Among the various businesses proposed for Persia, were a saw and grist mill, a brewery, distillery, carding machine, and Fulling Mill...
The saw and grist mill spoken of above was afterwards built and owned by Elisha Stanley. (--History of Boone County, pp. 175, 176, 177.)
Persia is no longer listed.
Persinger Station (Columbia Township)
Exact location is unknown, but it was the site of a large coal mine, in 1881. The mine was located in Sec. 28, Twp. 49 N, R. 12 W... (--History of Boone County, p. 739.)
It was on the Col. Branch of the ST. L. K. C. & N. R. R., 17 miles south of Centralia. (--Campbell, p. 72.) It is no longer listed.
It is south of Columbia on the Little Femme Creek. (--Williams, p. 335.)
It is situated on Sec. 18, Twp. 47 N, R. 12 W on N south of Highway K.
Mail is via Columbia; no population. (--Rand, McNally, 1974.)
Points was in Sec. 32 of Rock Fork Township. (--Rand, McNally, 1896.)
Poland was northwest of Centralia. (--Map of Missouri, 1925, Rand McNally.)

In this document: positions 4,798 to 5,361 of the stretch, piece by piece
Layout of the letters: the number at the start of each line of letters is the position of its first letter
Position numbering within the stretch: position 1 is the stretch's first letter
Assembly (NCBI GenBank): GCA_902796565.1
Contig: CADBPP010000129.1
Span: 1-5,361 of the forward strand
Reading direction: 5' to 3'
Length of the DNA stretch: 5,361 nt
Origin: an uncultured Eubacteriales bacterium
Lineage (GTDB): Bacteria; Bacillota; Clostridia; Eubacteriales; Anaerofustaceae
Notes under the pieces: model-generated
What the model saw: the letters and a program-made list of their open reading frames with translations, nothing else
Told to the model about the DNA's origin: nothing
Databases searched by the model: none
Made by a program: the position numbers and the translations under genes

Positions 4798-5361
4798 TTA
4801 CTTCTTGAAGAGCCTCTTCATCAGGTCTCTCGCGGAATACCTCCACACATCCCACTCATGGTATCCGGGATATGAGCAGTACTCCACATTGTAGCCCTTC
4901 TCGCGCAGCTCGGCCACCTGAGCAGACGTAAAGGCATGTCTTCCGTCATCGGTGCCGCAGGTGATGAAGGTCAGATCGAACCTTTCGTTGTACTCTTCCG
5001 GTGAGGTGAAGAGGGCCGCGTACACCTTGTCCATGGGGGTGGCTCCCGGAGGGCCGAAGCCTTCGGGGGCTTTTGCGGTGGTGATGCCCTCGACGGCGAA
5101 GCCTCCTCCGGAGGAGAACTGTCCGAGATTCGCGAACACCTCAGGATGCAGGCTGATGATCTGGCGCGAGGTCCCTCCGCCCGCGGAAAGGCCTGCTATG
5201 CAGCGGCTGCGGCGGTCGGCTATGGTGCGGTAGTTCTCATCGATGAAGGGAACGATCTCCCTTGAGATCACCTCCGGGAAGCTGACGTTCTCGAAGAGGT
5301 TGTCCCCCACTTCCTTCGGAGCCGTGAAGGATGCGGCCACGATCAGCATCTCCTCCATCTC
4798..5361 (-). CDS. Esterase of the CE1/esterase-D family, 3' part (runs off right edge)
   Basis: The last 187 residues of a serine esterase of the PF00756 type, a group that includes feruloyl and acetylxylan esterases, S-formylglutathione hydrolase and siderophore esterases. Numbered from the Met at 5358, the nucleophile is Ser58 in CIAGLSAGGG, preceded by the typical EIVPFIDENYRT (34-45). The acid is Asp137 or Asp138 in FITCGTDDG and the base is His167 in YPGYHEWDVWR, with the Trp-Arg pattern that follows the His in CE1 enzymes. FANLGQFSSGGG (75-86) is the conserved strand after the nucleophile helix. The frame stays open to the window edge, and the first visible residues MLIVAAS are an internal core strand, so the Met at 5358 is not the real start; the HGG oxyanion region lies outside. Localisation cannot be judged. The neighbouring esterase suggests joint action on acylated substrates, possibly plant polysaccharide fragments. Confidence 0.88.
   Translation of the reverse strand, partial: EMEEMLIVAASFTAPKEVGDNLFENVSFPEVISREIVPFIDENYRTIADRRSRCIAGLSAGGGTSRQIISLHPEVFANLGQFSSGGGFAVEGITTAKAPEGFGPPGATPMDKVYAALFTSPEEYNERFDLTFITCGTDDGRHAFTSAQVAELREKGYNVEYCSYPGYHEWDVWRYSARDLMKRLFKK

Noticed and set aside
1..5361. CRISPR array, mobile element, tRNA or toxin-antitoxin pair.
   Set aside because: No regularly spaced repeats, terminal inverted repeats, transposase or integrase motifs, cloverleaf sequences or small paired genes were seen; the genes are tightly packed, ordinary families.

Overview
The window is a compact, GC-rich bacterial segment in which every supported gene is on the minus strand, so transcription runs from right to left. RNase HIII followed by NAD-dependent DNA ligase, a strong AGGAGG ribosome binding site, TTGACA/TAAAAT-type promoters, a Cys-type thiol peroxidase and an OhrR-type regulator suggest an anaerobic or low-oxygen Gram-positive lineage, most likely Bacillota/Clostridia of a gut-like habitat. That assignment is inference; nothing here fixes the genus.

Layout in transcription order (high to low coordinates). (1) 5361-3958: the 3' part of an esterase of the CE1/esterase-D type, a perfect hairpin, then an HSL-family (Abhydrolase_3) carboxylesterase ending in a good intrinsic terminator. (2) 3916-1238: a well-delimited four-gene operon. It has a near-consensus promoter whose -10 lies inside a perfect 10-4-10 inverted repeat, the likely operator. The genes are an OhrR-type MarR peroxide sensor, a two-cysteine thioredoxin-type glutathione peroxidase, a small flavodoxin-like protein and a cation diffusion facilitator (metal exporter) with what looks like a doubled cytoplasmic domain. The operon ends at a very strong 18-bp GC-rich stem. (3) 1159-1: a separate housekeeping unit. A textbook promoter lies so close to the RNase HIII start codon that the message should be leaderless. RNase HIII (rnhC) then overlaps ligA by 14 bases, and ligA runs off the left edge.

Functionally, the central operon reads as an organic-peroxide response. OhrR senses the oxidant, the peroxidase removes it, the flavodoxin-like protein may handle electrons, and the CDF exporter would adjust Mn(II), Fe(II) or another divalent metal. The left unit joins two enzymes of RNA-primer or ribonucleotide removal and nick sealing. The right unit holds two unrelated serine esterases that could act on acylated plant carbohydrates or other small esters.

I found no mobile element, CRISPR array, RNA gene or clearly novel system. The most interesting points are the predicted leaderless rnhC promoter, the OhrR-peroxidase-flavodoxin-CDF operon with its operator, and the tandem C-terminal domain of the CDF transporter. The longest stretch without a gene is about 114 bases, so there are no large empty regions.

It is situated on Sec. 19, 24, Twp. 49 N, R. 12 W on Highway 65 north of Columbia.
Mail is via Columbia; no population. (--Rand, McNally, 1974.)
There is a Prathersville in Clay County. (--Rand, McNally, 1974.)
Providence (Cedar Township)
This village was situated on the Missouri River, in Sec. 20, Twp. 47 N, R. 13 W...The first building...was built in 1844, by John Parker, who put it up for a residence...Several other buildings were erected from time to time, and Providence became a village and post-office. As of 1882 it was not incorporated. G. S. Tuttle served as postmaster for several years. (--History of Boone County, p. 638.)
Providence is unlisted in Boone County; there is a Providence in Dunklin County. (--Rand, McNally, 1974.)
Red Top (Rocky Fork Township)
It was listed on page 1113, History of Boone County. It is no longer listed.
There was a Red Top in Webster County, near Dallas County line. (--Personal Knowledge.)
Riggs was situated on Sec. 35, Twp. 51 N, R. 13 W on an unmarked county road west of 63 north of 123.
Riggs was east of Rileysburg. (--Map of Missouri, 1925, Rand McNally.)
It was southeast of Rucker and northwest of Riggs. (--Williams, p. 335.)
Rocheport (elevation 590 feet)
It contained 1 large tobacco factory, 1 large steam flouring mill, 3 wagon and plow factories, 1 tannery, 1 carding machine, 1 pottery, 1 bank, 12 stores, etc. Population about 1000. (--Campbell, p. 72.)